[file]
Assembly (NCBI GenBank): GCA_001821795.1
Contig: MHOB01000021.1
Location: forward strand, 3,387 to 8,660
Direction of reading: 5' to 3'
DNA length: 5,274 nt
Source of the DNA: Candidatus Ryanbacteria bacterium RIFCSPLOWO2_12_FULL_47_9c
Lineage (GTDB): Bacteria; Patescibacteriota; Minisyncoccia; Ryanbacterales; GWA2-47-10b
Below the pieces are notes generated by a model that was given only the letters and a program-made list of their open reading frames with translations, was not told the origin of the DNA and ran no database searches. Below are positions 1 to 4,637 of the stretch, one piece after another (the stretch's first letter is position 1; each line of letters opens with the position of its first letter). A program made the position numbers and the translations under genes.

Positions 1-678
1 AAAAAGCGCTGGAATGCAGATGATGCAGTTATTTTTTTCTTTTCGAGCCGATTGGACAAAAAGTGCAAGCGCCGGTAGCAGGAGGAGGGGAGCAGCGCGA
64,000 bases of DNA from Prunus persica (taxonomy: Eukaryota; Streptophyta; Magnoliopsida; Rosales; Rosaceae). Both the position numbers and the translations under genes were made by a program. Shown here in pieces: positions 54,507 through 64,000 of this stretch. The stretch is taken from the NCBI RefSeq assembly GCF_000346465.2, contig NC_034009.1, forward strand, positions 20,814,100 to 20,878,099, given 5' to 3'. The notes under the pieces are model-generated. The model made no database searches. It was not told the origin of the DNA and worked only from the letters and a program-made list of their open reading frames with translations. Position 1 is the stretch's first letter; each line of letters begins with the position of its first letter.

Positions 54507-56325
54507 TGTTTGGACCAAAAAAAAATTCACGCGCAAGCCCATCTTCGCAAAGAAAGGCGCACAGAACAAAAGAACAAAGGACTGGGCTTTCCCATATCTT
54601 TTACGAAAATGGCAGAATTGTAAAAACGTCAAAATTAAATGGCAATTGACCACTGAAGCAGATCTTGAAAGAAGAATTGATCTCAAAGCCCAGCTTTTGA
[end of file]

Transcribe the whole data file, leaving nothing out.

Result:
Assembly (NCBI GenBank): GCA_001821795.1
Contig: MHOB01000021.1
Location: forward strand, 3,387 to 8,660
Direction of reading: 5' to 3'
DNA length: 5,274 nt
Source of the DNA: Candidatus Ryanbacteria bacterium RIFCSPLOWO2_12_FULL_47_9c
Lineage (GTDB): Bacteria; Patescibacteriota; Minisyncoccia; Ryanbacterales; GWA2-47-10b
Below the pieces are notes generated by a model that was given only the letters and a program-made list of their open reading frames with translations, was not told the origin of the DNA and ran no database searches. Below are positions 1 to 4,637 of the stretch, one piece after another (the stretch's first letter is position 1; each line of letters opens with the position of its first letter). A program made the position numbers and the translations under genes.

Positions 1-678
1 AAAAAGCGCTGGAATGCAGATGATGCAGTTATTTTTTTCTTTTCGAGCCGATTGGACAAAAAGTGCAAGCGCCGGTAGCAGGAGGAGGGGAGCAGCGCGA
64,000 bases of DNA from Prunus persica (taxonomy: Eukaryota; Streptophyta; Magnoliopsida; Rosales; Rosaceae). Both the position numbers and the translations under genes were made by a program. Shown here in pieces: positions 54,507 through 64,000 of this stretch. The stretch is taken from the NCBI RefSeq assembly GCF_000346465.2, contig NC_034009.1, forward strand, positions 20,814,100 to 20,878,099, given 5' to 3'. The notes under the pieces are model-generated. The model made no database searches. It was not told the origin of the DNA and worked only from the letters and a program-made list of their open reading frames with translations. Position 1 is the stretch's first letter; each line of letters begins with the position of its first letter.

Positions 54507-56325
54507 TGTTTGGACCAAAAAAAAATTCACGCGCAAGCCCATCTTCGCAAAGAAAGGCGCACAGAACAAAAGAACAAAGGACTGGGCTTTCCCATATCTT
54601 TTACGAAAATGGCAGAATTGTAAAAACGTCAAAATTAAATGGCAATTGACCACTGAAGCAGATCTTGAAAGAAGAATTGATCTCAAAGCCCAGCTTTTGA